It’s well
known that when we go to a supermarket we are being influenced in our decisions
at all times. The store layout is
structured to maximise profit and the way a customer moves, stops, sees, smells
and thinks are not left to chance.

Giving optimal positions to products with
the highest profit margins, grouping complimentary products together to
persuade users to buy more and even pumping the canned smell of baking bread 24
hours a day through the entire store are just a few of the well tested tactics
employed by the supermarkets to maximise the value of each and every shopper.

How did the
supermarkets get to this point? One word: data. Many ideas about shopping
habits have been generated over the years but the theories that are in use now
are the ones that were tested, analysed, refined, tested again and then

So what can digital marketers learn from this?

Take control of who owns the
conversion process

It is still a
very grey issue as to who owns the look, feel and layout of the site, with IT departments
still in control of the majority. 

However, would
the supermarkets have uncovered the optimum aisle placements, pricing strategy
based on location and product grouping techniques if the construction team that
built the store were making the decisions?

Unearth how visitors use your site

There is a
wealth of tools and tactics that can be used in ecommerce to deliver the sort
of key insight that drove the decision making when planning the layout of a

Heat maps, customer surveys and usability audits are vital in
telling us how people are using and navigating around our sites, in the same way
it has been identified how supermarket shoppers navigate the aisles. “Understanding
the customers’ shopping behaviours is critical and should form the basis of all
e-commerce strategies”, John Brodie says.

Identify and remove customer journey

Reviewing user
feedback and analysing site data can help uncover where the conversion barriers
sit on a website and what is preventing visitors turning into customers.

need to identify and remove these roadblocks in the customer journey whilst
displaying key messaging and pushing core, high margin product lines in the
same way that supermarkets do not block shoppers’ way, but do push the products
that they want to sell.

Position products to maximise sales

Whilst it
needs to be easier for users to find what they want online than in a
supermarket (it’s a lot easier to abandon an online store than a physical
supermarket when you already have a half full trolley), e-commerce sites can
take a lot from the meticulously planned positioning of stock on supermarket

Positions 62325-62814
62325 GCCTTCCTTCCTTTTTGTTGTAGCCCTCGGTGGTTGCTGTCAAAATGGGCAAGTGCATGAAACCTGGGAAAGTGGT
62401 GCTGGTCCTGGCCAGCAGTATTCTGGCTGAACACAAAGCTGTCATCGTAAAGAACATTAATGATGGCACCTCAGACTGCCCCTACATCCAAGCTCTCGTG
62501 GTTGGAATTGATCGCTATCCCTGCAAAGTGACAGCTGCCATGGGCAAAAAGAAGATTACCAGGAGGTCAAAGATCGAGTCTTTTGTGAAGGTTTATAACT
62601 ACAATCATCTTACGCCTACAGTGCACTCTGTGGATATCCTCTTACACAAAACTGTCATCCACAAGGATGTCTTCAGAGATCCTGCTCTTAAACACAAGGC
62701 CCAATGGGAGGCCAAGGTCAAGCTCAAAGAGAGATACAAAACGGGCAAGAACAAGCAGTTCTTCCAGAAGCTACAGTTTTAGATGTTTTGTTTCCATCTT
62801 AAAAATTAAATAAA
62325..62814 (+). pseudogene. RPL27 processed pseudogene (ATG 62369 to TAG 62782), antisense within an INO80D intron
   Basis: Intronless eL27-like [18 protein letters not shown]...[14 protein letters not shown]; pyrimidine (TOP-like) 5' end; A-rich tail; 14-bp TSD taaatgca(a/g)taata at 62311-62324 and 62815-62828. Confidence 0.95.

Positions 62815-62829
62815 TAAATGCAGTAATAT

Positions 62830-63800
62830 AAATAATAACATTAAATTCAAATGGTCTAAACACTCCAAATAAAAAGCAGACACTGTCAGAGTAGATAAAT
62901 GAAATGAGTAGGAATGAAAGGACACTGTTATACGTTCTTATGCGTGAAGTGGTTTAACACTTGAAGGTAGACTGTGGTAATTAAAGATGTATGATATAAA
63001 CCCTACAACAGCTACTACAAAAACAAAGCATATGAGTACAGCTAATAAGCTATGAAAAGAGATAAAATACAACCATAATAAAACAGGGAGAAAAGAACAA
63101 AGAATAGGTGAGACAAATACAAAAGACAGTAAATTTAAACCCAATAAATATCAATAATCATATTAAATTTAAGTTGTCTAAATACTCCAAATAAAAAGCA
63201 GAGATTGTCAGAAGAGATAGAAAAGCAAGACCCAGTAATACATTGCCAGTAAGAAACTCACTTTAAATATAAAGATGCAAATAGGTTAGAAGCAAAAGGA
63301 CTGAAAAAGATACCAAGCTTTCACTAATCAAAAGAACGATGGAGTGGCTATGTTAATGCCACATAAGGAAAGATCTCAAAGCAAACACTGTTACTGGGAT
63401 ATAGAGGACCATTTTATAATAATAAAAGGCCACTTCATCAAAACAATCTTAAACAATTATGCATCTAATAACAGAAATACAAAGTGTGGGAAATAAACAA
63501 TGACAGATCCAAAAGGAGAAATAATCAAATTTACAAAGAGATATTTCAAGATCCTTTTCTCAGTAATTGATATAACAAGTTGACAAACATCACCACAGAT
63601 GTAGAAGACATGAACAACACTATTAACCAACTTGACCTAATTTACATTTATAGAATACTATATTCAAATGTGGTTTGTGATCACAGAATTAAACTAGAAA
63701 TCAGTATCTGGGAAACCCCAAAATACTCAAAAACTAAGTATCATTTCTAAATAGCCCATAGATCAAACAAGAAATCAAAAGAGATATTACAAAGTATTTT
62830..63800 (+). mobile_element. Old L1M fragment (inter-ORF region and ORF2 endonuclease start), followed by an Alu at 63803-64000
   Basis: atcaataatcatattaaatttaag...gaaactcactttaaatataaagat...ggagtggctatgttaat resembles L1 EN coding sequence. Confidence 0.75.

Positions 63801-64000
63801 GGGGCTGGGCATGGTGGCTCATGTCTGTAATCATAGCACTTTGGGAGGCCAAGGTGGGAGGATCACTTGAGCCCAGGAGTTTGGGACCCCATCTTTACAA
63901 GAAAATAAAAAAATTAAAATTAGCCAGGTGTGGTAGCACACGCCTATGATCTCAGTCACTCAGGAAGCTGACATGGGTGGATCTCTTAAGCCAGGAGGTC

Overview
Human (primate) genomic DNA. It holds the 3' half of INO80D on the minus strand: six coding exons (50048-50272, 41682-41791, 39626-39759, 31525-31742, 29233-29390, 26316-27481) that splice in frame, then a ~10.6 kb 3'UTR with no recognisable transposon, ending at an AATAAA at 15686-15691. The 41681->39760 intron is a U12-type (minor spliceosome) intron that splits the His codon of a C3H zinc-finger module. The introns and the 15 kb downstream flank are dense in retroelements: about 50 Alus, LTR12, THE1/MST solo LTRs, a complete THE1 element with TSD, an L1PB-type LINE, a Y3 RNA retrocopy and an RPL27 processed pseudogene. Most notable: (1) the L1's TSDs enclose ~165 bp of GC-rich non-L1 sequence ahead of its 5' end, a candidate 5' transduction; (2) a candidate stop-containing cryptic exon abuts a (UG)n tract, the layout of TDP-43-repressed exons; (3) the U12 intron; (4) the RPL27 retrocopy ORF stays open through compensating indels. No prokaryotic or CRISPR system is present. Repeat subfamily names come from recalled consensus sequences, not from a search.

shelves and the method of giving prominence to the most commercial products
that have the highest profit margin can be easily employed.  

According to Fiona Low:

concept of positioning complimentary items next to each other can work
incredibly well for e-commerce sites. In the same way a supermarket shopper
buying flour to bake a cake needs eggs and sugar, an online customer buying a
dress can also be cross sold the shoes and accessories they need to make a
complete outfit. 

Test, refine, then test again

Whilst there
is a multitude of best practise layout and merchandising rules that should be
followed online, it is vital we test and subsequently optimise the key customer
journey points throughout e-commerce sites, just as the supermarkets tested
their instore concepts.

Even testing small elements of web pages, such as
colours of messaging and positioning of calls to action, can have a huge impact
on user behaviour. Research shows that simple things such as improving your web page loading times will all have an impact on your overall conversion rate. 

And with
tools such as Google Website Optimiser that are completely free to use, the
testing process can be carried out with minimal costs, hence delivery massive
returns on investment.

There are
also, however, offline principles that simply do not work when used online, and
in a purely practical sense we obviously can’t use the supermarkets famous
smell aids (although I am sure someone out there is working on a scratch and
sniff usb).

But on
balance and despite these differences there is a lot that ecommerce can take
from a supermarket’s persuasive manner of making shoppers not only buy, but buy
more than they intended to.

With the average retail conversion rate around 3%, 97%
of visitors never buy anything. How would a supermarket or any bricks and
mortar retail store survive on that return on footfall? E-commerce still has a
lot of work to do to.